Hurricane Katrina One Year Later

A year ago we were just beginning to see the full extent of damage from Hurricane Katrina.

Twelve months later, we are still struggling to grasp the magnitude of what it will take for the Gulf Coast to recover.

Marking the anniversary of Katrina, President Bush wrapped up a two-day tour of the affected areas in New Orleans.

The president's last stop was in the Ninth Ward area of New Orleans, one of the areas hit hardest by Katrina and a community still struggling to survive.

A symbolic "first line" funeral remembered those who are gone and marked a full year since the storm.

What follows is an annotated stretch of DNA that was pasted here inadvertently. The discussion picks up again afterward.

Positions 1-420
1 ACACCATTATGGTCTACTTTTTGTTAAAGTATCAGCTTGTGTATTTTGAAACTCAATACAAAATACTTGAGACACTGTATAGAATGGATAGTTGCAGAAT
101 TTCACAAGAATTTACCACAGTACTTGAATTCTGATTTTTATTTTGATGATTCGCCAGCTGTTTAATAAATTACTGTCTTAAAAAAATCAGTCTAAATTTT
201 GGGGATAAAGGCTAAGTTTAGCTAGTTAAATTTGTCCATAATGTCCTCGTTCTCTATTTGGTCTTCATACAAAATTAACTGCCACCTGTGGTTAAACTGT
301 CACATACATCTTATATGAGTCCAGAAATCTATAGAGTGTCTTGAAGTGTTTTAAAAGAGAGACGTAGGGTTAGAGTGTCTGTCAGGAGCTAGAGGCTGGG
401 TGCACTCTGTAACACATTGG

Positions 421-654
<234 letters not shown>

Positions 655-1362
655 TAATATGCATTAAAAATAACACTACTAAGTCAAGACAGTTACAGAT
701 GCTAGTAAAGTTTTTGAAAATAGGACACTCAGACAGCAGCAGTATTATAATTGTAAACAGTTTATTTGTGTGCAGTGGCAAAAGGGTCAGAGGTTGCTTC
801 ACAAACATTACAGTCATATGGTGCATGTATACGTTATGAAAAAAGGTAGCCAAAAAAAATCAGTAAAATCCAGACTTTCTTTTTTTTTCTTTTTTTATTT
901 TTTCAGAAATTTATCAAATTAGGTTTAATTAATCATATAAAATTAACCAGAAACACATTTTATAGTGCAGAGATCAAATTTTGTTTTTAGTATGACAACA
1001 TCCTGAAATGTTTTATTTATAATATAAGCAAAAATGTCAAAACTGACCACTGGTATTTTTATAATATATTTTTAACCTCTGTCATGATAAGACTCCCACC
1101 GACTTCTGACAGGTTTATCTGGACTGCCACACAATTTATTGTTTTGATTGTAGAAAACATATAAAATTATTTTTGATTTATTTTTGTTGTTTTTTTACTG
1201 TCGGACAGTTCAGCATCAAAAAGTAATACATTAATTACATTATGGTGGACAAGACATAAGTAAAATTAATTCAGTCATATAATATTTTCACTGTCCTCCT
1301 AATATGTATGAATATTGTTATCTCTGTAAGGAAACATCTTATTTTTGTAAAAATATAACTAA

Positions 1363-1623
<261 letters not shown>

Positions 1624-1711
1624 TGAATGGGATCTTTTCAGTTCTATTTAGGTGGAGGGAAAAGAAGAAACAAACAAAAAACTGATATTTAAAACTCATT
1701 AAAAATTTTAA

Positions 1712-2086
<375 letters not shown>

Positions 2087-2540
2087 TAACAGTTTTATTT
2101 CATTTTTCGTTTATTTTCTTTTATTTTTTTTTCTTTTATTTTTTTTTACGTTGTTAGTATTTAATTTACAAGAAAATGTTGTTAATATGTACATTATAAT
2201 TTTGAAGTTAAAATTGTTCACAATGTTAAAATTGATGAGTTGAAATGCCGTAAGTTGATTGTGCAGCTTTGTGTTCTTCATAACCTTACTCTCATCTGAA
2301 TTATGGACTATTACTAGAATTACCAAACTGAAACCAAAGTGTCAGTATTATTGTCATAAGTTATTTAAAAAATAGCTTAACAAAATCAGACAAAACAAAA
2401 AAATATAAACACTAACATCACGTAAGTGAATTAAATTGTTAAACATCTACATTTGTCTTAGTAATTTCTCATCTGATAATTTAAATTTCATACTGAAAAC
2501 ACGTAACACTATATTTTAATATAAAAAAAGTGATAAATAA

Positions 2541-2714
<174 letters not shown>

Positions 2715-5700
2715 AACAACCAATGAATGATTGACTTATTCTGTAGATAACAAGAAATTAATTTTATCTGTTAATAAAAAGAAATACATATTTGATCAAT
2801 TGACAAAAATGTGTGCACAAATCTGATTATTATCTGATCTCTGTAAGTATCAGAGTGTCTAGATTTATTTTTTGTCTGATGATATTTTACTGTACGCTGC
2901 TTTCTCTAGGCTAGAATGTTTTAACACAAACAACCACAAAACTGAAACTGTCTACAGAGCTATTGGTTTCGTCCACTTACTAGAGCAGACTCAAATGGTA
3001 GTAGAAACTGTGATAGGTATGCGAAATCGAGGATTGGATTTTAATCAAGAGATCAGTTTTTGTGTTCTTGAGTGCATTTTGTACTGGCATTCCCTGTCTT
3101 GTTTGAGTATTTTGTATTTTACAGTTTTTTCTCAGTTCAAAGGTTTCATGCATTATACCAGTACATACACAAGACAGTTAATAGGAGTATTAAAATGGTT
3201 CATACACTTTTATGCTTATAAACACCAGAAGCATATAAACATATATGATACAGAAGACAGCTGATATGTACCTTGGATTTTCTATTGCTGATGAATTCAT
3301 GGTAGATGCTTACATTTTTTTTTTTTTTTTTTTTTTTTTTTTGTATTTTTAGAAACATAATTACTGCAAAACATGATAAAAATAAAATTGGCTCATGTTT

In Mississippi, the symbols were even stronger.

The last two victims from the storm were buried Tuesday in Harrison County.

They are unknown but not un-named; the community calls them "Will" and "Strength".

But twelve months later, the debris from lives torn apart still stretches through Mississippi and across Southern Louisiana.

It is a painful reminder for survivors that recovery will take several more years to come.

Also troubling for some is the political storm that still seems to be churning in the strike zone.

City leaders are pushing for more help.

The president toured the devastation and talked about local responsibility.

"The federal government cannot do this job alone," said Mr. Bush.

Ultimately, survivors say it's not the politicians but the people, that will determine the future here.

That journey will take several years, especially in areas like the Ninth Ward where there are still miles of debris untouched since the storm.

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